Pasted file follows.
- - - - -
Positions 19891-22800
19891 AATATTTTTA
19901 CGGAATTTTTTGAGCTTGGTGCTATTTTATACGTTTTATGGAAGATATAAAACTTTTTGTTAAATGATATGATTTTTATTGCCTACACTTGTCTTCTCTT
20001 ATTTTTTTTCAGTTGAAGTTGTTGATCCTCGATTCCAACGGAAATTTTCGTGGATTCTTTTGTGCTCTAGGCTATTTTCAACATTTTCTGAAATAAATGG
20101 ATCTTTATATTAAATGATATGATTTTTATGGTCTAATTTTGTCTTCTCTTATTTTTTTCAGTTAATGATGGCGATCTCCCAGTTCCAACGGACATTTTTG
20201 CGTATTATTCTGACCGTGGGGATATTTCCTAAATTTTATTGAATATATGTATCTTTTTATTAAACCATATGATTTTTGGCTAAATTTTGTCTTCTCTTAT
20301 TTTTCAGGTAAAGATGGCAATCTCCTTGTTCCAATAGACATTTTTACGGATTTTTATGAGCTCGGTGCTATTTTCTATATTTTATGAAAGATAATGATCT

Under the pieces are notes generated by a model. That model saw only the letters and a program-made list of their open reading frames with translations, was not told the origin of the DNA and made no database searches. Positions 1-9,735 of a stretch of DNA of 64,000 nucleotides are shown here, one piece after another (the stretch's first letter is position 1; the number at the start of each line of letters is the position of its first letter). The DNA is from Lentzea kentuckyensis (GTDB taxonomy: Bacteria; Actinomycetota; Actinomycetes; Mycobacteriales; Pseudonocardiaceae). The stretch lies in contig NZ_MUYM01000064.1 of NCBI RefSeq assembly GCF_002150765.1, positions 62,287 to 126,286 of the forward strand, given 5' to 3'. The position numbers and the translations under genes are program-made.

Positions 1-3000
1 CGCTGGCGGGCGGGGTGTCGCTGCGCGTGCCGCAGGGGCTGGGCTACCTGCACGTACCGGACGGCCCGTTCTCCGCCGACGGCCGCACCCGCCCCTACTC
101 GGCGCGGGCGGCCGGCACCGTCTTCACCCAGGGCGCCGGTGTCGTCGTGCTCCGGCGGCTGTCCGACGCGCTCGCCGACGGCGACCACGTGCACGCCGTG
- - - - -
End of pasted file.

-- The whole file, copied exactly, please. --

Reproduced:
Positions 19891-22800
19891 AATATTTTTA
19901 CGGAATTTTTTGAGCTTGGTGCTATTTTATACGTTTTATGGAAGATATAAAACTTTTTGTTAAATGATATGATTTTTATTGCCTACACTTGTCTTCTCTT
20001 ATTTTTTTTCAGTTGAAGTTGTTGATCCTCGATTCCAACGGAAATTTTCGTGGATTCTTTTGTGCTCTAGGCTATTTTCAACATTTTCTGAAATAAATGG
20101 ATCTTTATATTAAATGATATGATTTTTATGGTCTAATTTTGTCTTCTCTTATTTTTTTCAGTTAATGATGGCGATCTCCCAGTTCCAACGGACATTTTTG
20201 CGTATTATTCTGACCGTGGGGATATTTCCTAAATTTTATTGAATATATGTATCTTTTTATTAAACCATATGATTTTTGGCTAAATTTTGTCTTCTCTTAT
20301 TTTTCAGGTAAAGATGGCAATCTCCTTGTTCCAATAGACATTTTTACGGATTTTTATGAGCTCGGTGCTATTTTCTATATTTTATGAAAGATAATGATCT

Under the pieces are notes generated by a model. That model saw only the letters and a program-made list of their open reading frames with translations, was not told the origin of the DNA and made no database searches. Positions 1-9,735 of a stretch of DNA of 64,000 nucleotides are shown here, one piece after another (the stretch's first letter is position 1; the number at the start of each line of letters is the position of its first letter). The DNA is from Lentzea kentuckyensis (GTDB taxonomy: Bacteria; Actinomycetota; Actinomycetes; Mycobacteriales; Pseudonocardiaceae). The stretch lies in contig NZ_MUYM01000064.1 of NCBI RefSeq assembly GCF_002150765.1, positions 62,287 to 126,286 of the forward strand, given 5' to 3'. The position numbers and the translations under genes are program-made.

Positions 1-3000
1 CGCTGGCGGGCGGGGTGTCGCTGCGCGTGCCGCAGGGGCTGGGCTACCTGCACGTACCGGACGGCCCGTTCTCCGCCGACGGCCGCACCCGCCCCTACTC
101 GGCGCGGGCGGCCGGCACCGTCTTCACCCAGGGCGCCGGTGTCGTCGTGCTCCGGCGGCTGTCCGACGCGCTCGCCGACGGCGACCACGTGCACGCCGTG